Gerry (Gerald A.) Mulligan has served as president of the Canadian Botanical Association and Director of Entomology, Botany and Mycology (50 scientists and a few hundred staff) on the Central Experimental Farm of Agriculture and Agri-Food Canada. He retired as Director and Research Scientist in 1987 and continued to pursue his work on the Brassicaceae as an Honorary Research Associate. Since retirement he has made many major contributions. Several new species were discovered and described and several papers were written including a major monograph on the genus Arabis. Many thousands of identifications have been provided to other researchers and planners. Gerry has revised and reorganized the Brassicaceae portion of the DAO vascular plant herbarium collection (40,000 specimens), and he also revised much of the material in several other collections. Many storage shelves of specimens had been collected 30 years ago as part of a major study of the Genus Arabis, but were not labelled and incorporated in the collection because they could not be identified. Gerry identified all this valuable backlog and made sure that it went into the collection to become available to researchers worldwide. Through his effort the DAO collection of Arabis has become one of the best in the world. He contributed to the development of the very impressive Brassicaeae database which was one of the first databases to make essential information from the DAO herbarium widely available. Gerry has also assisted staff with consultations on weedy plants, revised his book on common weeds of Canada and made much information on poisonous plants available on the web: http://res2.agr.gc.ca/ecorc/poison/index_e.htm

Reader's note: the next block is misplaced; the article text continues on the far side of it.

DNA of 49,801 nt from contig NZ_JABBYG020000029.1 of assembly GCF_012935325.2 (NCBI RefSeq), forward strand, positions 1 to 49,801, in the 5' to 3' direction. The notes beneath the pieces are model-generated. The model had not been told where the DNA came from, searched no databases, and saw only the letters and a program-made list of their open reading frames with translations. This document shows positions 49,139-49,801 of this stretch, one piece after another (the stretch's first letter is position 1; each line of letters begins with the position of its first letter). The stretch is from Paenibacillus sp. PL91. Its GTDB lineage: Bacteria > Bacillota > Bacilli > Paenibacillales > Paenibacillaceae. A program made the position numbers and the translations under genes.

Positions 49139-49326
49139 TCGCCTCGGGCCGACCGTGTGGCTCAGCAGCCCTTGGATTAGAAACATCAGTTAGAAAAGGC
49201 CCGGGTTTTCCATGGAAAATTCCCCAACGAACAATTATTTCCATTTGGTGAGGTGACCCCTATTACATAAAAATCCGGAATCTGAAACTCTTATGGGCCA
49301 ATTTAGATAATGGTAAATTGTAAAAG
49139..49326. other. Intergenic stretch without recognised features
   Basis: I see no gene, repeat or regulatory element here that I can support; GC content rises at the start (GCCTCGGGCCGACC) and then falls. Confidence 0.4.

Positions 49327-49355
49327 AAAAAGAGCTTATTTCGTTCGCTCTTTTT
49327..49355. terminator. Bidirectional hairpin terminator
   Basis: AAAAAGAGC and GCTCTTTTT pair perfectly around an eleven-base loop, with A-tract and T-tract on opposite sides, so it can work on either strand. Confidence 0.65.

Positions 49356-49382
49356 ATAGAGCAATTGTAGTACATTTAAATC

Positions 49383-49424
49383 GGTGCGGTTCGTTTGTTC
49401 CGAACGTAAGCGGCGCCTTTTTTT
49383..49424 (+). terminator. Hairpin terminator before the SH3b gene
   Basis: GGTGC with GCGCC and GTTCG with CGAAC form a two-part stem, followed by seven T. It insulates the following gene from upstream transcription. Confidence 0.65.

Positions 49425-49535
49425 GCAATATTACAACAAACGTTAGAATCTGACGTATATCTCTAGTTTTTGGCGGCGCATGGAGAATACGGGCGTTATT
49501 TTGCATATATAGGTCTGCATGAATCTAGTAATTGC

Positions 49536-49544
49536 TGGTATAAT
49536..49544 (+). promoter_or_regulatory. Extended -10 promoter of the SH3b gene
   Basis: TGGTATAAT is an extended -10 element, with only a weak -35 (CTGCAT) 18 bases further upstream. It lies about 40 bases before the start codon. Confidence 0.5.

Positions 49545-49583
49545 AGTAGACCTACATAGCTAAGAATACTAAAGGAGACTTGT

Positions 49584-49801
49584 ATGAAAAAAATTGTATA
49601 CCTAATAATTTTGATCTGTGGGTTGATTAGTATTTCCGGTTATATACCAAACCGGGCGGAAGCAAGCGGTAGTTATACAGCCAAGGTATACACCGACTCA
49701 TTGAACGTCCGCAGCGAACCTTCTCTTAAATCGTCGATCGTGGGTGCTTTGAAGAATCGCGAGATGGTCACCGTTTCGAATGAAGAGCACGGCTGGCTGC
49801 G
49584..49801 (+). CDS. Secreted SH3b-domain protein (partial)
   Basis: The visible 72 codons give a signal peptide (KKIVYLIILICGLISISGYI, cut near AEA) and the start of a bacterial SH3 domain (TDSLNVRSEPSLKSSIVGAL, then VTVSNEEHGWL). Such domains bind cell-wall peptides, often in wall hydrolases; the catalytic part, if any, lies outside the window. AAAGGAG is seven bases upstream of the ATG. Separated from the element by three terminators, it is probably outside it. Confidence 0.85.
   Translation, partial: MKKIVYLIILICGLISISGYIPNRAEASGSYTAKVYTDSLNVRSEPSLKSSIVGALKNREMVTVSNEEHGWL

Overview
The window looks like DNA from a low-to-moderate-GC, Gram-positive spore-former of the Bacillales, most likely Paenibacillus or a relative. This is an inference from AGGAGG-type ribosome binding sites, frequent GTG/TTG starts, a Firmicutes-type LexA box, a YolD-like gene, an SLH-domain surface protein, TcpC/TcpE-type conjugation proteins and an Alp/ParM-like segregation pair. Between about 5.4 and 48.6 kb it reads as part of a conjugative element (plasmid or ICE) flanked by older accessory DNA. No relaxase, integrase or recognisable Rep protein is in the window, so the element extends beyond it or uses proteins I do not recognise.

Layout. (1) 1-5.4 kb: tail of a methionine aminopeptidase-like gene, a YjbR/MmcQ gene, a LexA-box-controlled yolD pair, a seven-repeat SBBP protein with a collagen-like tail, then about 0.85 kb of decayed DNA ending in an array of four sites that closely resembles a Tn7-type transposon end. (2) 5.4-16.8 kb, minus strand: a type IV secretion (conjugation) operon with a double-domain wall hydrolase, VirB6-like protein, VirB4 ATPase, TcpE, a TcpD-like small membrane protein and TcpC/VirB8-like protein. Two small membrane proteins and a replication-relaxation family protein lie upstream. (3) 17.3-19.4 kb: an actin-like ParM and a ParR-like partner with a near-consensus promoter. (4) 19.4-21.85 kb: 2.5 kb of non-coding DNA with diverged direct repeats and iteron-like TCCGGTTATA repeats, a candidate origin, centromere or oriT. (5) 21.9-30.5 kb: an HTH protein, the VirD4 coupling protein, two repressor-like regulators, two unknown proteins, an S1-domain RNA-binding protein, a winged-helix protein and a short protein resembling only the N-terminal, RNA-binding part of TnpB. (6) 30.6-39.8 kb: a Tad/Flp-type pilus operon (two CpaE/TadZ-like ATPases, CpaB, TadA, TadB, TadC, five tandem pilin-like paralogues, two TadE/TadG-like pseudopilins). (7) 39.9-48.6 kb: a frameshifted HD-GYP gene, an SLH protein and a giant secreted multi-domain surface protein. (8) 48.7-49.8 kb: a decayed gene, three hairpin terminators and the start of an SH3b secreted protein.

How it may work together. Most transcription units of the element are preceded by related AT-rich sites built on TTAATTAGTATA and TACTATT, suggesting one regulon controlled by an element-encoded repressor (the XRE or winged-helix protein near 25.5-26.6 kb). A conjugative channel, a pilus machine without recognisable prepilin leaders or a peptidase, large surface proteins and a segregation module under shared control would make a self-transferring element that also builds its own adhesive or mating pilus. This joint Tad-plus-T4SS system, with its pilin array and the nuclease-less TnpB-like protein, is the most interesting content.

Ardath Francis came to work as a volunteer at DAO in 1990. She contributed extensively to research on taxonomy of the Wheat family, classification of pasture grasses, and work on the Mustard family. In the latter case she entered label data for over 14000 DAO specimens verified by Gerry Mulligan for the Brassicaceae of Canada database developed with Dr. Suzanne Warwick. Ardath recently translated the ecology text and other information for the french version. An exceptional bibliographer, she gathered and synthesized information from both the herbarium and the library to support research. This provided an example of the close association between an herbarium collection and a botanical library as primary tools in the identification and classification of plants. During her time as a volunteer, Ardath also assisted with the Inventory of Canadian Agricultural Weeds. Through expert assistance in proofreading, gathering and checking information and sharing of knowledge of other languages (Latin, German and Russian) she has been a great asset. Ardath contributed extensively to the herbarium theme of collection improvement by helping to reorganize thousands of specimens into adequate space and helping with repair. In addition to an outstanding record of 13 years of daily help to others, Ardath has won recognition for the botanical research associated with DAO through publishing a review of early agriculture in North America and participating in several publications in the Biology of Canadian Weeds series.